Since starting to review British comics in earnest recently, I've received a bunch more in the mail. That included a couple of new things from the highly prolific Rob Jackson, who does some of my favorite genre comics these days. His Slaves of the Megapode has a brilliant high concept: a detective and a forensic investigator investigating murder during the Roman Empire. Indeed, the first issue of this story is even subtitled "An Octavian Columbas Adventure", and it contains all of the elements that make a genre story effective while adding huge dollops of Jackson's quirky sense of humor.
Columbas and his assistant/slave Quinceps (hilarious name choice!) were sent to investigate a mysterious set of murders and disappearances in a remote province. The way Jackson incorporates police procedural cliches with Roman practices like tortures and crucifixions is hilarious and off-putting, especially with regard to how matter-of-factly he treats them. The duo eventually uncover a bizarre local cult, go undercover and discover that the locals worship a supernatural being called the Megapode. The first issue serves to set up the world and establish the conflict, just as Octavian is drugged. As always, the minimalist yet expressive line of Jackson is more than sufficient to establish each character and their world; he's well-settled into that style and never wastes a line.
UPDATE 8/11: I just got the second and third issues of Slaves of the Megapode, and what's interesting about it is just how closely it actually wound up hewing to police procedural shows. The comic isn't so much about the supernatural as it is about narcotics, government corruption, conspiracy and murder. At the same time, this comic kept getting funnier despite staying firmly within its own world and rules. This may be my favorite Jackson comic ever.
The second issue of RhiZome, the sci-fi anthology series Jackson co-edits with Kyle Baddeley, doesn't go as far with its interesting ideas as it could have. It's inspired by British underground comics, but there are also flashes of EC comics and Heavy Metal to be found as well. For example Baddley's comics are usually challenging and unpredictable. In RhiZome, he offered a slighly weird ditty about a bizarre chiropractor and a by-the-numbers sci-story about a group of warlike aliens traveling to find a new home. Baddeley seems to be holding back a bit in this anthology, and it doesn't help make it any more interesting. The same goes for Nick Soucek's ecology tale, about a ship going forward in time, only to find all life has been wiped out in the ocean. It's too direct and on-the-nose a story.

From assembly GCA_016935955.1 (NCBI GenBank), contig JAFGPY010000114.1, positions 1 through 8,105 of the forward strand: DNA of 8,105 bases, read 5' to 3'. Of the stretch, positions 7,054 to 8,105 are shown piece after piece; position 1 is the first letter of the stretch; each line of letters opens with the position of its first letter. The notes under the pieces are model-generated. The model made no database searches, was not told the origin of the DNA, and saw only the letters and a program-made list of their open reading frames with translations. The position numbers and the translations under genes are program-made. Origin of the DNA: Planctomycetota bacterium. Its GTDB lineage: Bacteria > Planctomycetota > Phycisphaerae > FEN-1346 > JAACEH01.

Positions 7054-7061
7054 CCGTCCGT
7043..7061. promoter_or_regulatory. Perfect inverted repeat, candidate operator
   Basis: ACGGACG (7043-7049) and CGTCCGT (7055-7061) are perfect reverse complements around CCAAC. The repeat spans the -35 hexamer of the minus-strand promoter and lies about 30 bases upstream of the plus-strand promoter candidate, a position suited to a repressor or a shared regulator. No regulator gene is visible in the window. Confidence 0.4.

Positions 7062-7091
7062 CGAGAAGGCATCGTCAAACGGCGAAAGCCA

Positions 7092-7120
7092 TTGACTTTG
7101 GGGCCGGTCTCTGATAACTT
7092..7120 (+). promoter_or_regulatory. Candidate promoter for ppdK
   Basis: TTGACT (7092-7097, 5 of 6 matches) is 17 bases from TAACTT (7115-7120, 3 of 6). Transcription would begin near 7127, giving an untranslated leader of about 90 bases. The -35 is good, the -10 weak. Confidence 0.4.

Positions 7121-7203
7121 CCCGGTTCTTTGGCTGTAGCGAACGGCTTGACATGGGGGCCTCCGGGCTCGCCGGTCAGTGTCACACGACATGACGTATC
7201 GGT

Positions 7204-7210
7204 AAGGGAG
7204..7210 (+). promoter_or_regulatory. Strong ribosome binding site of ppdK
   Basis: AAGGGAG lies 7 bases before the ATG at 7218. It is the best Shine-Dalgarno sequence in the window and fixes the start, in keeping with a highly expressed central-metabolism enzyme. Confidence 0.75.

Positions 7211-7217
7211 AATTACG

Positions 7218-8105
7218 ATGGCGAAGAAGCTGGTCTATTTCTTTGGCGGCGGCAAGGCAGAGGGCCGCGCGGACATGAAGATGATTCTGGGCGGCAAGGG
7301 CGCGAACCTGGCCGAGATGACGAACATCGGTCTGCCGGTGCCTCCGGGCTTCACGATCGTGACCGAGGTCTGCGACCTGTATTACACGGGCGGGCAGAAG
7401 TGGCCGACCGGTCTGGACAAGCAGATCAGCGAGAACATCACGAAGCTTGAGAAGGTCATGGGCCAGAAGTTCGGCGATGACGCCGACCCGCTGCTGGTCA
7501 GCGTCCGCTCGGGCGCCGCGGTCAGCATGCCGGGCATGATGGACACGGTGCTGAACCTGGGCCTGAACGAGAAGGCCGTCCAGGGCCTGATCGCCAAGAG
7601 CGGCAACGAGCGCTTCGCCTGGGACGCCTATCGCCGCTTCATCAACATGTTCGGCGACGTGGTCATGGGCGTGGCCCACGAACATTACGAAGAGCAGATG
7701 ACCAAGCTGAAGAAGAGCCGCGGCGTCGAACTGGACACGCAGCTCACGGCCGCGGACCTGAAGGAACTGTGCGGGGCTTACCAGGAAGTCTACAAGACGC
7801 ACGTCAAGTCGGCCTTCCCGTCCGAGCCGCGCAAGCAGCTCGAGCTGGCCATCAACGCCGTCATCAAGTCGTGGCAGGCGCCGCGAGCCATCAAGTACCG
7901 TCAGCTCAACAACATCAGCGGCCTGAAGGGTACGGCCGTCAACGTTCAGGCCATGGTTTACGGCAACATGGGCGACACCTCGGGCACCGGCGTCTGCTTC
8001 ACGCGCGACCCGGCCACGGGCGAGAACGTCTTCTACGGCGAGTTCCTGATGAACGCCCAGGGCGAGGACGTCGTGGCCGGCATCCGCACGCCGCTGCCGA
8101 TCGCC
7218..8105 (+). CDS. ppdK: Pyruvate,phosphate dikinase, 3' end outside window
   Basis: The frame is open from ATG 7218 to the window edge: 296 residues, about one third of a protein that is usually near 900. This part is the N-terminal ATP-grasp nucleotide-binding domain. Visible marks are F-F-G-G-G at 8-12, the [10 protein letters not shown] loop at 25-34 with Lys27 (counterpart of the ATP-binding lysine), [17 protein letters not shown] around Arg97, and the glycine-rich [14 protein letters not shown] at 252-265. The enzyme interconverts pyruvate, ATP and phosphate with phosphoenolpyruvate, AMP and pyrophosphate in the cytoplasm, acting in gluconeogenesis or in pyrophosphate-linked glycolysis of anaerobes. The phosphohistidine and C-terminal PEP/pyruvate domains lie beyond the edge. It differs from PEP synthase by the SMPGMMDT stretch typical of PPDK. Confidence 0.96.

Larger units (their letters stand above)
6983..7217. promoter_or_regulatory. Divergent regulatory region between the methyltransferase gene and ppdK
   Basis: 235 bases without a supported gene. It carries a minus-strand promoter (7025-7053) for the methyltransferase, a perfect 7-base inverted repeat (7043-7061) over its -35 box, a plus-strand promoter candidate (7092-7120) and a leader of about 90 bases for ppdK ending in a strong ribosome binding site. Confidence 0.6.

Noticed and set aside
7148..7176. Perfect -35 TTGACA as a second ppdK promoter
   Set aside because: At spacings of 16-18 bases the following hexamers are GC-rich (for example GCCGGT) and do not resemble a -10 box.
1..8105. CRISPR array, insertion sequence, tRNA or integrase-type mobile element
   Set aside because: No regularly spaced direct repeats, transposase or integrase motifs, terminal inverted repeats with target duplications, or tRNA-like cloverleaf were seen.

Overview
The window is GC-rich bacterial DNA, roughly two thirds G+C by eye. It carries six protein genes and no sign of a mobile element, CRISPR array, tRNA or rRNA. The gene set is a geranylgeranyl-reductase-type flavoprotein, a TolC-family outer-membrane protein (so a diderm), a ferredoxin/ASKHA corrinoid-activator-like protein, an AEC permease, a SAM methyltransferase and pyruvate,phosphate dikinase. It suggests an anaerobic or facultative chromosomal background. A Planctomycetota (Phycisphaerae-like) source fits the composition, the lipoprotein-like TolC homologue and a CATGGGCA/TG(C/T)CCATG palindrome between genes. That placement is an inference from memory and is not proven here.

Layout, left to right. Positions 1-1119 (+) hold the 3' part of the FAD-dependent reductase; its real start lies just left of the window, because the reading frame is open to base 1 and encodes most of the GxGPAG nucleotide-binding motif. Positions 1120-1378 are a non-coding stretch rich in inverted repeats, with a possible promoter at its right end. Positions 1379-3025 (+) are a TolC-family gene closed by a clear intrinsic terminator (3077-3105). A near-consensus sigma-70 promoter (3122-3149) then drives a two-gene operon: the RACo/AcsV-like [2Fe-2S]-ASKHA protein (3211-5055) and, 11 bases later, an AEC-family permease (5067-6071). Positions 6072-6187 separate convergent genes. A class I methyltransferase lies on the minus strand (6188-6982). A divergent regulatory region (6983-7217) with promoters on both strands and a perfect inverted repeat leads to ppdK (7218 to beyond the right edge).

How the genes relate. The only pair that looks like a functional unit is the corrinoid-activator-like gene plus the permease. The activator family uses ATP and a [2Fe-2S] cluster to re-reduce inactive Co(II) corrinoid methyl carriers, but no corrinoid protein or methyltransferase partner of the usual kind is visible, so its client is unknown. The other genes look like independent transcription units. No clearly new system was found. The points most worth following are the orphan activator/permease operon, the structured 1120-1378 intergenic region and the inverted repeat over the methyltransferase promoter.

Tyler Stafford's "Leera" channels Moebius in another time travel story, this time mixed with post-apocalyptic settings. What's interesting is that there's another major shift in setting after the initial plot is set up, and this leads to an intriguing ending. Jackson's own "Dan Smith" serial continues to be wonderfully strange in a slow-burning manner. This issue positioned Dan (who suspects that he's working with a clone) first as a detective (following the other Dan around) and then as a potentially delusional mental patient, until he's rescued by yet another Dan. The hilarious conceit of the clones talking themselves into thinking that they don't much look alike is one of my favorite aspects of the serial. Dave Huxley's smudgy "The Company" works because of the way he creates atmosphere with his heavy pencil. That air of paranoia is thick in the way he adds so much grey in this story of a man who discovers an error so grave at his company that he's eventually hunted down, even if he doesn't understand the implications of the mistake. John Robbins' short story about a man with mental powers that mimic a computer keyboard's is typically horrific and odd, though I would have preferred to have seen it as a comic. All told, Rhizome has potential to be an interesting serial, but I'd like to see its artists cut loose and really get weird.